We debate the ability of police to truly deal with this 'crime', with me arguing it falls into the Sisyphus rule – it's always going to be with us, like the legendary ball pushed up a hill and rolling down, for ever and ever without end. Pc May gives me a look which says "hark at you and the classical education".
Pc May turns the wheel of the unmarked car up and down Stonehouse Street, Durnford Street, Millbay docks, Devil's Point, Emma Place, Admiralty Street, George Place, Union Street and into Royal William Yard. We also keep tabs on 'Johnny Steps' and the 'Tunnel of Love' among other amusingly-titled haunts.
Shortly after 8.15pm we encounter a very un-amusing Staffordshire cross dog, barking like billyho at a Pc and PCSO at the far end of Admiralty Street. Pc May knows the owner and 'encourages' her to go down the road and retrieve the mutt.
As it spits and snarls – the dog, not the owner – the Pc and PCSO explain the dog has been on the loose as far away as Stonehouse bridge. The owner is reminded by Pc May of the options available to police if the dog runs wild again. The message appears to fall on deaf – or rather alcohol-addled – ears.
The patrol continues and we're off to Devil's Point. It's a favourite haunt of many city folk and the panoramic view, even at night, is undeniably romantic. As a result it's a font of shockingly funny tales. Pc May regales me with stories of the late night away-from-parent trysts, the working girls and their clients, the enthusiastic doggers. Then there's the nearby public toilets which have a different set of tales of the not-so-unexpected. Who said romance was dead? The devil indeed makes work for idle hands. And other extremities.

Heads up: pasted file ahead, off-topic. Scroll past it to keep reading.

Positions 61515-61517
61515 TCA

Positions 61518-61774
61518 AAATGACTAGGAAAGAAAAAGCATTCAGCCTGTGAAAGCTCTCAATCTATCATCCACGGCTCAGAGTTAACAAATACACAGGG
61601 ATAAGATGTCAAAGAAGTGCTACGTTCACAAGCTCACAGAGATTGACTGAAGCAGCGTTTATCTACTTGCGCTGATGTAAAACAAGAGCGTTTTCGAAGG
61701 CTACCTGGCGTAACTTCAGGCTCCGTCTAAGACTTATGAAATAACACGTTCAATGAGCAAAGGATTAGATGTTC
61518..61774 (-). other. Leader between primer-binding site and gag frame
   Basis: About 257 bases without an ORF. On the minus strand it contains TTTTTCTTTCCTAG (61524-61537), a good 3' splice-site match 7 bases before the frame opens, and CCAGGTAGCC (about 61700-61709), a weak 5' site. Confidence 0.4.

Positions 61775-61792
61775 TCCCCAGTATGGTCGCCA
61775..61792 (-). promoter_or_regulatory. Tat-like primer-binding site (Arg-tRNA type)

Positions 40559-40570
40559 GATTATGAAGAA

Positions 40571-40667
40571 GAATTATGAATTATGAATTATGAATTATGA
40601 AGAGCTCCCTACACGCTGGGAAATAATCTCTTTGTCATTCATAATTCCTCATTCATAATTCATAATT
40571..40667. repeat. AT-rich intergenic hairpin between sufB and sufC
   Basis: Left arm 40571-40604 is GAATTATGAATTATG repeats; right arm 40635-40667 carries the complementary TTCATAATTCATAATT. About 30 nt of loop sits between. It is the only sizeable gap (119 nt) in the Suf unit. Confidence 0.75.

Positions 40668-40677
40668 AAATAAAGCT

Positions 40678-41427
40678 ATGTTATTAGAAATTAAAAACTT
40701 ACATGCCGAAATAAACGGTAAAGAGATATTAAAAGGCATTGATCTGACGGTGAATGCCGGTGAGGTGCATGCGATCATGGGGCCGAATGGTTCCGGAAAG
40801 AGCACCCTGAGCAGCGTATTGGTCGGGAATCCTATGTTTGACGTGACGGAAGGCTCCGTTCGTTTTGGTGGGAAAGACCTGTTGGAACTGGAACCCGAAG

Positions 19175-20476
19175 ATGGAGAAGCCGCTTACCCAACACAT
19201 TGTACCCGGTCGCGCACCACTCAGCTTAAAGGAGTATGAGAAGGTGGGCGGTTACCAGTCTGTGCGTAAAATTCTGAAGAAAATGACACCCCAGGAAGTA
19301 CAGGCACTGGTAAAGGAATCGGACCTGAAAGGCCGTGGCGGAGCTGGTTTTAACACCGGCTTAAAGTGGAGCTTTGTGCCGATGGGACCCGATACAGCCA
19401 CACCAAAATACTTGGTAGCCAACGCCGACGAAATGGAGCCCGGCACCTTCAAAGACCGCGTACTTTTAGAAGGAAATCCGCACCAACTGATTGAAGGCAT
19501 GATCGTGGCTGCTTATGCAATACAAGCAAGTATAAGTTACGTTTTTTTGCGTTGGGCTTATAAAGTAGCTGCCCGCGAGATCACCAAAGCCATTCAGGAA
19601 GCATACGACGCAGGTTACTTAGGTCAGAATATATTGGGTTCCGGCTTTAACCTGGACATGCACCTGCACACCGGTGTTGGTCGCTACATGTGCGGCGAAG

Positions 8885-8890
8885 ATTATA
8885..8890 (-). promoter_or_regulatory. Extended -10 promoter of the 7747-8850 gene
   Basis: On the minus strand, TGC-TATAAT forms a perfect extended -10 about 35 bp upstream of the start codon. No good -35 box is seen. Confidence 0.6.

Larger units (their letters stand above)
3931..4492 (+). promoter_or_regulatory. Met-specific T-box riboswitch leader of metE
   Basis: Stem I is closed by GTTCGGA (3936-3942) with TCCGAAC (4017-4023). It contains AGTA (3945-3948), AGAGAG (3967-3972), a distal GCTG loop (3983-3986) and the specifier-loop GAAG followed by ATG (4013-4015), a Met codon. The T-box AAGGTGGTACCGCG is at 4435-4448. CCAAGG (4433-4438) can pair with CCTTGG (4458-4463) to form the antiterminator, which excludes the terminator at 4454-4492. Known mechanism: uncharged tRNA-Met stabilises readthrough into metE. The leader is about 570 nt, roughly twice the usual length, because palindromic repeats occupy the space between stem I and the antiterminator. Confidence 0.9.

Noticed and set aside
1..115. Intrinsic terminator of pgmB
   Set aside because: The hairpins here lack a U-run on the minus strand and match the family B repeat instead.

Pc May argues that social networking sites, the internet and mobile phones have changed the landscape, but not the industry.
"There are sites which let the punters know where the girls, or boys, are. They can meet up, all pre-arranged, at locations away from the public and police's gaze. It's why you see the older guys trawling around in their cars looking for the working girls – they're not up with the new technology so they're still doing it the old fashioned way."
After requests from control for us to help with a missing person seen somewhere between Stonehouse Bridge and the Hoe waterfront we track along Madeira Road, which has a night-time reputation akin to Devil's Point all of its own.
We spot double parked taxis waiting for the well-dressed ladies and gents exiting the newly-opened Rhodes at the Dome restaurant in the old Plymouth Dome. Around 200 yards further on another restaurant is opening for business, but no taxis are waiting. The soup kitchen is busy tonight with around 30 guests all hoping for starters of soup and a sarnie out the back of a Christian-owned hatchback. Pc May notes it's one of three locations in the city which offers a simple and much needed meal on cold nights for the homeless and dispossessed.
It's past 10pm and the girls have disappeared from their usual pitches. Either they've gone home or are working hard. Either way, Pc May's shift has now finished and I'm yawning too, so we take our leave.